Togo opposition pushes protests before electionThu, 11 Apr 2024 15:32:36 GMT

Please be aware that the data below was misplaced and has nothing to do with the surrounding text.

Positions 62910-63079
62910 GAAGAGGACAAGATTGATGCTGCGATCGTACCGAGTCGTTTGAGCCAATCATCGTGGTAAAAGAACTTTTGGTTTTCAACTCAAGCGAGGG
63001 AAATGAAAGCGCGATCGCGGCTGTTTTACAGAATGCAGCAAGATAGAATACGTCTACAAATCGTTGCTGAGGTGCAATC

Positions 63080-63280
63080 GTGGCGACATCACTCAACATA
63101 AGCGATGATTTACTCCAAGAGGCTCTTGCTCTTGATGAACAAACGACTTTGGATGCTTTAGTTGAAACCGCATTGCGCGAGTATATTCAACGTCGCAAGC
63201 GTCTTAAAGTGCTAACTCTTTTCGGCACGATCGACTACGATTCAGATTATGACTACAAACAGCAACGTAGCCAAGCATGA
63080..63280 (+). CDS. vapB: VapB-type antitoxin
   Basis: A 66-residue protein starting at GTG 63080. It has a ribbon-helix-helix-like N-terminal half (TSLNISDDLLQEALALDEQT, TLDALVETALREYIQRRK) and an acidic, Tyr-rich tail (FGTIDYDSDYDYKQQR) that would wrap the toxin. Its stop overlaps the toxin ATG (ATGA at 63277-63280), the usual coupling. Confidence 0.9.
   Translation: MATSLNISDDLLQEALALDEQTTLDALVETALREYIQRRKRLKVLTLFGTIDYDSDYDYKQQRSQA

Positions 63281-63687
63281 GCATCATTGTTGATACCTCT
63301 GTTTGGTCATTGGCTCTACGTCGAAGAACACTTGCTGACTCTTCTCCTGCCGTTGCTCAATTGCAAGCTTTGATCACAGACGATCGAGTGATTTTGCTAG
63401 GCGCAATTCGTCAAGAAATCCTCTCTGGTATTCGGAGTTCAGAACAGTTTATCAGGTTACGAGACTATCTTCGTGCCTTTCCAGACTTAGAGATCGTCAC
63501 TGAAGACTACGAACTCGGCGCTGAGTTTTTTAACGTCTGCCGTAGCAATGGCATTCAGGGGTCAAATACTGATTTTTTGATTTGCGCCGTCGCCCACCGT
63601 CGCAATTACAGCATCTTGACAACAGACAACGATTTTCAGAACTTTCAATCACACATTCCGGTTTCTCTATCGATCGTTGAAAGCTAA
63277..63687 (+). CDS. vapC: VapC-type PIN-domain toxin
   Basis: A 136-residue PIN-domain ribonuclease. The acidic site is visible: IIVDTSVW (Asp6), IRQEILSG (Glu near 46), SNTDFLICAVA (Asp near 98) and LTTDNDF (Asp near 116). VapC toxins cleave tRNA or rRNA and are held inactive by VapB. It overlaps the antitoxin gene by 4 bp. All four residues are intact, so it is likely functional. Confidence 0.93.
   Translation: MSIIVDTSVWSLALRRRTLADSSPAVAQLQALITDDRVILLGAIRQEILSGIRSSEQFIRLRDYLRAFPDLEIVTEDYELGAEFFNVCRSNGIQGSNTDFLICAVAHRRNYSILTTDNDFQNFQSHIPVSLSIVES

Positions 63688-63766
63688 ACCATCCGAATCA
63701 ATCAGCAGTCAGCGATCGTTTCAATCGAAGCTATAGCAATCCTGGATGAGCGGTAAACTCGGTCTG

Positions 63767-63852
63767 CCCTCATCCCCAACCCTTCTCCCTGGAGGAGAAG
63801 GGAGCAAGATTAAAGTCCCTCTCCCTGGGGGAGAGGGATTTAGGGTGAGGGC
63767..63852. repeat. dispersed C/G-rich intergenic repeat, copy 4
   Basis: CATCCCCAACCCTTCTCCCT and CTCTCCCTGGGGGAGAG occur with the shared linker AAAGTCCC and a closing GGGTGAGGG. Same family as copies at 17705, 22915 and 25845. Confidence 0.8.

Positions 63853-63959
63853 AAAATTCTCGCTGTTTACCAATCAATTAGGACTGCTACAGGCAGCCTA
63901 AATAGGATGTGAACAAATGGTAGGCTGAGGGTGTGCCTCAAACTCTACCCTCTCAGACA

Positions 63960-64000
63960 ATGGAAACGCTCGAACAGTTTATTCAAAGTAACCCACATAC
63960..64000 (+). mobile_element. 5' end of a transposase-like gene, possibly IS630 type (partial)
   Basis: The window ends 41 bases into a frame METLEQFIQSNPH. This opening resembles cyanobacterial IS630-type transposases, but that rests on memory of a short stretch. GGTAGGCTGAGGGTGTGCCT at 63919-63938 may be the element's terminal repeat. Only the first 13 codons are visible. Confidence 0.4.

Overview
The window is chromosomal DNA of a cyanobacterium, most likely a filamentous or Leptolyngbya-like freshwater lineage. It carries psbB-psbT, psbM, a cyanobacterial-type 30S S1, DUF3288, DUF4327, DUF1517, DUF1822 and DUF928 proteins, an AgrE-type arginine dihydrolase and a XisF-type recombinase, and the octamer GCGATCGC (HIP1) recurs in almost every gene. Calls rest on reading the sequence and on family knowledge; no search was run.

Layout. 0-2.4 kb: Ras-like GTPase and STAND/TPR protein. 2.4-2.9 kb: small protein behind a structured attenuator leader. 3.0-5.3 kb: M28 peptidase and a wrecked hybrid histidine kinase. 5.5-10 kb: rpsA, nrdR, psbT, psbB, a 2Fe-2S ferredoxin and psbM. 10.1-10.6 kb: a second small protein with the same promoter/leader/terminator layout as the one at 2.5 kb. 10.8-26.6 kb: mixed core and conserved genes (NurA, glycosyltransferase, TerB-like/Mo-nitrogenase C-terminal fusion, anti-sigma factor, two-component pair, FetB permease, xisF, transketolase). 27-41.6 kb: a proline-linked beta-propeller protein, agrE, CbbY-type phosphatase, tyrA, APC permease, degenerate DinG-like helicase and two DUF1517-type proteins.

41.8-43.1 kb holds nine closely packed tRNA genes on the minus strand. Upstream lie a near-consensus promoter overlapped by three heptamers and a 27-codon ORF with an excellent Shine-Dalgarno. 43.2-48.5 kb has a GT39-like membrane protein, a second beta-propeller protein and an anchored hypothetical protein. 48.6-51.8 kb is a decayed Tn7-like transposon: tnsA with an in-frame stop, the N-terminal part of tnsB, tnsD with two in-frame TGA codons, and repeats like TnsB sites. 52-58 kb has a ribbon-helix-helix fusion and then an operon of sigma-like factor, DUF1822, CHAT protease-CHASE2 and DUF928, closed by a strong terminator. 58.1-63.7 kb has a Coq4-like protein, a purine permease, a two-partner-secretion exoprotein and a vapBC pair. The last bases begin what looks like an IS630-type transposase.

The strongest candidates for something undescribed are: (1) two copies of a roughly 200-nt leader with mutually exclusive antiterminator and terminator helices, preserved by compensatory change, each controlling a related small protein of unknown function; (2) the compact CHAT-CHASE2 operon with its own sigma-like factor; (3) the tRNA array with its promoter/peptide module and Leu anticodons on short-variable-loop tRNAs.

Togo’s opposition parties on Thursday urged people to “massively attend” demonstrations planned for Friday and Saturday in the capital, Lome, to protest against a new constitution, despite a ban by the authorities.Political tensions have been on the rise in Togo over the constitutional reform, which critics say is a bid by loyalists to keep President Faure Gnassingbe in power longer.The government delayed a legislative election on April 20 to give more time for discussions on the reform and set a new date of April 29 for the ballot.Minister of Territorial Administration Hodabalo Awate has banned the rallies, saying the route of the protest was illegal and the application for a permit did not meet a deadline. “The right to demonstrate is a constitutional right. These are manoeuvres to intimidate us and stifle the march,” said Paul Dodji Apevon, president of the opposition Democratic Forces for the Republic (FDR). “We have told the population that legally, there is no longer any reason for us to say that we cannot demonstrate.”Opposition leaders have criticised the election delay and also the reforms, which they say are a “constitutional coup” to keep Gnassingbe in office.In power since 2005, the Togolese leader succeeded his father who himself ruled for more than three decades after a military coup in the West African nation.”We must fight, because we are facing a coup perpetrated by someone whose only objective is to remain in power forever. We must never accept that,” said Jean-Pierre Fabre, president of the National Alliance for Change (ANC).Street demonstrations have been banned in Togo since 2022 after an attack on a market in Lome during which a gendarme was killed. Despite criticism of the reforms, opposition leaders say they do not intend to boycott the legislative and regional elections.All opposition parties shunned the 2018 legislative elections, denouncing “irregularities” in the electoral census.”We will go to the elections, it is an opportunity for us to speak to the population. And during the campaign, we will protest against this constitutional revision,” said Aime Gogue of the Alliance of Democracies for Integral Development (ADDI) party. Togo’s parliament in March adopted the law that would switch from a presidential to a parliamentary system, handing the assembly the power to elect the president for a single six-year term.Assembly members would elect the president “without debate”, according to the new constitution. But it was not clear whether the president could run for another term.The law also creates the post of “president of the council of ministers” as a type of designated prime minister, who will have power over the government.In 2019, parliament already revised the constitution to limit presidential terms to two, but it did not apply retrospectively, allowing Gnassingbe to stand for the next two elections.